We call these leaders as Tribe Leaders

Can be considered as small communities

Tribe Leader

jack

A2

A3

A1

A1, A2 and A3 are 3 different actions

http://cs.ubc.ca/~goyal/

Amit Goyal (University of British Columbia)

additional constraint genuineness
It may happen that one user acts as a leader but in concrete he is always a follower of the other leaders

We want to avoid this kind of fake leaders.

gen(Jill) = 1/3

Another constraint: confidence

Additional Constraint: Genuineness

Jack

Tom

A1

A2

Jill

A1

A3

A2

A1, A2 and A3 are 3 different actions

http://cs.ubc.ca/~goyal/

Amit Goyal (University of British Columbia)

algorithms overview
Algorithms: Overview
  • Assumptions:
    • Social graph is huge – millions of nodes
    • Actions log is huge – millions of tuples
    • For an action, size of user Influence Graph << size of Propagation Graph for all users
  • Our algorithms are able to extract the patterns (leaders and tribe leaders) in no more than one scan of the action log table.

http://cs.ubc.ca/~goyal/

Amit Goyal (University of British Columbia)

algorithms overview1
Algorithms: Overview
  • Scan the action log table by means of a window of sizeπbackward in time, i.e., starting from the most recent timestamp (bottom of the table if we assume tuples to be ordered by time).
  • Efficiently compute the influence matrix, i.e., a matrix Users x Actions
    • IMπ(u, a) represents number of users, influenced by u w.r.t. action a within timeπ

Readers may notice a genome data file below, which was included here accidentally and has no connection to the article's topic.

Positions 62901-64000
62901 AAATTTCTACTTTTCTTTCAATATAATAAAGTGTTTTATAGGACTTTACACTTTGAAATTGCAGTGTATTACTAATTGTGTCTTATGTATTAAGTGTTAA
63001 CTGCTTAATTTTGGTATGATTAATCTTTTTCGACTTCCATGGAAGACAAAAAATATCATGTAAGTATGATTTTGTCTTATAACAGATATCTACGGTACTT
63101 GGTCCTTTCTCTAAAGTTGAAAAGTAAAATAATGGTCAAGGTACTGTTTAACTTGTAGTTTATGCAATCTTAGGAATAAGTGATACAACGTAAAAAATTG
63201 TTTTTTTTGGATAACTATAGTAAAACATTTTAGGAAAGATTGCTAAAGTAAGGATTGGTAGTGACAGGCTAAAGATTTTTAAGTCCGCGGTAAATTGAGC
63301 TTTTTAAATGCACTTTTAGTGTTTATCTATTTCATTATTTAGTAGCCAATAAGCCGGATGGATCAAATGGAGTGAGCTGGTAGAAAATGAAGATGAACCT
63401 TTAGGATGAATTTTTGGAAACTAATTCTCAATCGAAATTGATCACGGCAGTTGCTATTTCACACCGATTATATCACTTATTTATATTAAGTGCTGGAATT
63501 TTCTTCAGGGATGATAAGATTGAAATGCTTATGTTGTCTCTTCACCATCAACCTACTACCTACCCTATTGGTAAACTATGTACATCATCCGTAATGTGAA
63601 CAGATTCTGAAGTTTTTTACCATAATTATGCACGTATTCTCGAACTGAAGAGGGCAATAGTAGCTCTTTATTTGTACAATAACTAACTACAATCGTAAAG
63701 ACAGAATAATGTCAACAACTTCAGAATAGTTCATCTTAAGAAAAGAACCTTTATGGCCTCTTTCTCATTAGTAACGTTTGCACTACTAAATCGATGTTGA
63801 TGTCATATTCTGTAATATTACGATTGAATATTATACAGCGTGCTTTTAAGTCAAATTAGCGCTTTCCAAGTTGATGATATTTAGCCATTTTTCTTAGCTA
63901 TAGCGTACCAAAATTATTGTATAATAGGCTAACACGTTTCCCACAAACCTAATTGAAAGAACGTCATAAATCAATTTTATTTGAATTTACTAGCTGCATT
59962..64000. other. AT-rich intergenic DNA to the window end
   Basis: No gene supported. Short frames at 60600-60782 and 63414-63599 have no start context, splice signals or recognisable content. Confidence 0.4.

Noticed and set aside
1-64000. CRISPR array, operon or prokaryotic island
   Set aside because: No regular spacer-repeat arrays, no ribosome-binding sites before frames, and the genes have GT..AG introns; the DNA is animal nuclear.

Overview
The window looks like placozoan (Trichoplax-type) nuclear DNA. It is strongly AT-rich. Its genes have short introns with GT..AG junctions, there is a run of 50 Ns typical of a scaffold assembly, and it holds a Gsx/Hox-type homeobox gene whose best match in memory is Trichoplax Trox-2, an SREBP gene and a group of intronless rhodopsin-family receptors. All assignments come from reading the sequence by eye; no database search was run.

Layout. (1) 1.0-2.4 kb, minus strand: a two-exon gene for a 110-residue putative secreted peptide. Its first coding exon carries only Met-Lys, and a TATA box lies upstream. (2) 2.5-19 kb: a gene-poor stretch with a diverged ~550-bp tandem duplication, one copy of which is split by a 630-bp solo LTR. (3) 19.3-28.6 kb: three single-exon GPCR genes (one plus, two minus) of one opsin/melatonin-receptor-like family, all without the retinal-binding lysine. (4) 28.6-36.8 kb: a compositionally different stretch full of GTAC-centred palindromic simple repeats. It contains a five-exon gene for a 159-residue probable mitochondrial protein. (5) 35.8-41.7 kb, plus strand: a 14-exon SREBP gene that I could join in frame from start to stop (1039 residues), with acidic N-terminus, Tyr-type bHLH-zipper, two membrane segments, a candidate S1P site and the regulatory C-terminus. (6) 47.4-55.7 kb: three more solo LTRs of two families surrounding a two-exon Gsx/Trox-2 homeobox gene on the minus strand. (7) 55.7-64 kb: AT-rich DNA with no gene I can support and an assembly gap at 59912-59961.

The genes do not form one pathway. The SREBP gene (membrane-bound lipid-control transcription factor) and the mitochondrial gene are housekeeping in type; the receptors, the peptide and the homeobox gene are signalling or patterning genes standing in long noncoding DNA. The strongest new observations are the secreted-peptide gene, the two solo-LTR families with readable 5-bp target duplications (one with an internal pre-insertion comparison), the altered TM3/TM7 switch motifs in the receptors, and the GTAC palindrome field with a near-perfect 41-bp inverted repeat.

• Compute leaders from IM

IM10(Jack, “joining yoga community”) = 3

http://cs.ubc.ca/~goyal/

Amit Goyal (University of British Columbia)

computing influence matrix 1
Computing Influence Matrix (1)
  • We use a bit vector to track which users are influenced by a given user. Updated incrementally
  • Locking mechanism using another bit vector
    • 0 => free bit; 1 => occupied bit
  • Node to bit index mapping stored in a queue
  • Bits must be dynamically allocated.

Queue

Head

R

Time window on propagation graph

S

T

W

V

01010111

Lock bit Vector

http://cs.ubc.ca/~goyal/

Amit Goyal (University of British Columbia)

computing influence matrix 2
Computing Influence Matrix (2)
  • Slide up the current window – delete node V
  • Delete the entry from queue
  • Update the lock
  • Update influence vectors

Queue

Head

R

Time window on propagation graph

S

T

W

V

01010011

Lock bit Vector

01010111

Lock bit Vector

http://cs.ubc.ca/~goyal/

Amit Goyal (University of British Columbia)

computing influence matrix 3
Computing Influence Matrix (3)
  • New node P added
  • Issue a lock, add entry to the queue
  • Compute its Influence Vector by propagation
  • Number of followers of P = 4
  • IM(P,a) = 4

Queue

Head

P

Time window on propagation graph

R

S

T

W

01010011

Lock bit Vector

01010111

Lock bit Vector

http://cs.ubc.ca/~goyal/

Amit Goyal (University of British Columbia)